Rana Plaza
[Photo Credit: Munir Uz Zaman/Getty Images]

Bangladesh is a country that has been in world news usually for tragedies like Rana Plaza, natural disasters and extreme poverty faced by many who live in the overpopulated country that is the size of Iowa but has a population of 170 million people.

 

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Despite the clouded portrayal on mainstream media, there is another side to Bangladesh that includes a democratic nation run by a woman, amazing tea gardens and a culture rich in arts, music and literature.

Over the last 20 years, it has also become a country that has grown rapidly as a leader in the garment and textile industry. In 2019, Bangladesh will rank second to China for garment manufacturing, a growth that has had its share of benefits and failures. With the high demand made by global brands for making garments in Bangladesh, the number of factories increased at a rapid rate and many were made in haste, thus ignoring standard infrastructure safety measures. As a result of poor management and lack of oversight, tomorrow marks the anniversary of one of the worst tragedies that occurred on April 24, 2013—the collapse of the Rana Plaza factory, which took the lives of more than 1,100 workers.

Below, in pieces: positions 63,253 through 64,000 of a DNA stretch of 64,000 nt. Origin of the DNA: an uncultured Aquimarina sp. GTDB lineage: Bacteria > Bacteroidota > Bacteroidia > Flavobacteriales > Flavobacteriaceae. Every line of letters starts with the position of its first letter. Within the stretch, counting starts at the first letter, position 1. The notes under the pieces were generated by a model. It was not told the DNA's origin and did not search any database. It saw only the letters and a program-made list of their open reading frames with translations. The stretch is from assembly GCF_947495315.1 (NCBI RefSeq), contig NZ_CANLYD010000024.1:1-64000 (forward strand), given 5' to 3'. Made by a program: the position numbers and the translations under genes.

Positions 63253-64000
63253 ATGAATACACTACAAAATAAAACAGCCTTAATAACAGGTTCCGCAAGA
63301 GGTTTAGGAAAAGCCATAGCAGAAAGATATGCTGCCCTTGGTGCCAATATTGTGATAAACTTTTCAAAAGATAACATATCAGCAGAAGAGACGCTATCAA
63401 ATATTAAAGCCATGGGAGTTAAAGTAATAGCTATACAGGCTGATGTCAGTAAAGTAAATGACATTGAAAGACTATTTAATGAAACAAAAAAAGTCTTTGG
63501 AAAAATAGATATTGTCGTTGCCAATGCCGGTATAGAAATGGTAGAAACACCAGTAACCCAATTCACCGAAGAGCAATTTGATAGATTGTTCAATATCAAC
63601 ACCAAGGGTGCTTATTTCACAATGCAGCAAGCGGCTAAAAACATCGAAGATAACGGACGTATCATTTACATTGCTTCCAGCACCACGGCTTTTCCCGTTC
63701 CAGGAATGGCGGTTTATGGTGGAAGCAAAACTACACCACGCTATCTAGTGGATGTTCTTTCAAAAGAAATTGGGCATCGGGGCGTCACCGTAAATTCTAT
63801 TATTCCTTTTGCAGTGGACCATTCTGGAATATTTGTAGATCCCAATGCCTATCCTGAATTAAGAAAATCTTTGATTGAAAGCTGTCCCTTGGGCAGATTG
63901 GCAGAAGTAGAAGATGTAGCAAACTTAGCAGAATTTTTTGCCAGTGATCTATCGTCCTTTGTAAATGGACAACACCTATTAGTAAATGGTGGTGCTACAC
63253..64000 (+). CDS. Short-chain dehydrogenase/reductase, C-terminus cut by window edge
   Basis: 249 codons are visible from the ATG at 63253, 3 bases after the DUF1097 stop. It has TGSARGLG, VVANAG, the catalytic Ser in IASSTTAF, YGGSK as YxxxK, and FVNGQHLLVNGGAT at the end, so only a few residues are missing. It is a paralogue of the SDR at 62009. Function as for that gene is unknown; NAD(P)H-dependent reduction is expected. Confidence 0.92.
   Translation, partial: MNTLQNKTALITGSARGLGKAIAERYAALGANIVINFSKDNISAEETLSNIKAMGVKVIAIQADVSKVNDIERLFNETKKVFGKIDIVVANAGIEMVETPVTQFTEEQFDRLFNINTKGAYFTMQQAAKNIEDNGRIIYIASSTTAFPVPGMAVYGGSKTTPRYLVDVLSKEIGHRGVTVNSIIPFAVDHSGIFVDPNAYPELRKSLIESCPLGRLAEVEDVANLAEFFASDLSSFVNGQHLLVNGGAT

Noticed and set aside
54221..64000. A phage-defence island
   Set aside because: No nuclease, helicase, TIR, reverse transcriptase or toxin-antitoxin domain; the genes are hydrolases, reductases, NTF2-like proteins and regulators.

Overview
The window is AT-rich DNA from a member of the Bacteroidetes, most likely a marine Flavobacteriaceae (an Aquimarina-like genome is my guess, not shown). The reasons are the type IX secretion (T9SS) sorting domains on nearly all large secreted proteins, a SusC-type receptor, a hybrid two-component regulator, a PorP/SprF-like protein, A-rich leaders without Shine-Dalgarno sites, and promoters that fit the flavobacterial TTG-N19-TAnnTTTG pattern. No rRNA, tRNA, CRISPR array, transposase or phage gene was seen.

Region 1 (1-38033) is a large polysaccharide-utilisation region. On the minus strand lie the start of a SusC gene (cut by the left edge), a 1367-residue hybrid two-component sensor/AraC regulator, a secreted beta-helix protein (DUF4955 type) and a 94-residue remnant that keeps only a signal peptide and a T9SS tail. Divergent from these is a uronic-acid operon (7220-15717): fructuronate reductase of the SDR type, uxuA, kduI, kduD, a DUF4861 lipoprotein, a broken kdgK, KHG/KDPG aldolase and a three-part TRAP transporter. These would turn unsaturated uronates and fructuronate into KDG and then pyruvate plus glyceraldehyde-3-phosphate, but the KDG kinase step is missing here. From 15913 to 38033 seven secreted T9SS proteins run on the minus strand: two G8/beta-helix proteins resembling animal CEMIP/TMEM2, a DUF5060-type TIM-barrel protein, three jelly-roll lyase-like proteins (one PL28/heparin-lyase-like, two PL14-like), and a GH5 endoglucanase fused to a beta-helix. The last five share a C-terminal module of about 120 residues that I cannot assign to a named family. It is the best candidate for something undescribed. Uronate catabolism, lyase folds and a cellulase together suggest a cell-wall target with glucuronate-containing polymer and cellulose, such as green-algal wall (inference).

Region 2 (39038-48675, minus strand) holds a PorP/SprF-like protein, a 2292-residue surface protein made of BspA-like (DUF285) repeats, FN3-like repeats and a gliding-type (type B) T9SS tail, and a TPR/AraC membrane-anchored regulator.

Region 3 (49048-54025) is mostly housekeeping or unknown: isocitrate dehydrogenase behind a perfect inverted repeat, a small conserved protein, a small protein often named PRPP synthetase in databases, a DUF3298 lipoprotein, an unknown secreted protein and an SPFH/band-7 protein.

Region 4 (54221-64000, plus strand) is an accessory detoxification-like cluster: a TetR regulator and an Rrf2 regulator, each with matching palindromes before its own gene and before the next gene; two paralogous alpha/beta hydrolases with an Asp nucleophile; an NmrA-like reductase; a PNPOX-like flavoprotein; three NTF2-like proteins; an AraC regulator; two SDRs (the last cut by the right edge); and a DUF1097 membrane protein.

According to South Asian researcher Tejshree Thapa of Human Rights Watch,

The Rana Plaza tragedy focused the world’s attention on Bangladesh’s garment industry, which has made many women their family breadwinners and been an economic lifeline for many people. But these gains have often come at an enormous cost to workers. At the time of the tragedy, few workers received fair wages, fair and decent working conditions, the right to unionize without retribution, and—as Rana Plaza showed us—to have safe working conditions.

[Read more: Young British Asian Entrepreneurs Bring ‘The Wolfe London’ Brand to London Fashion Week ’19]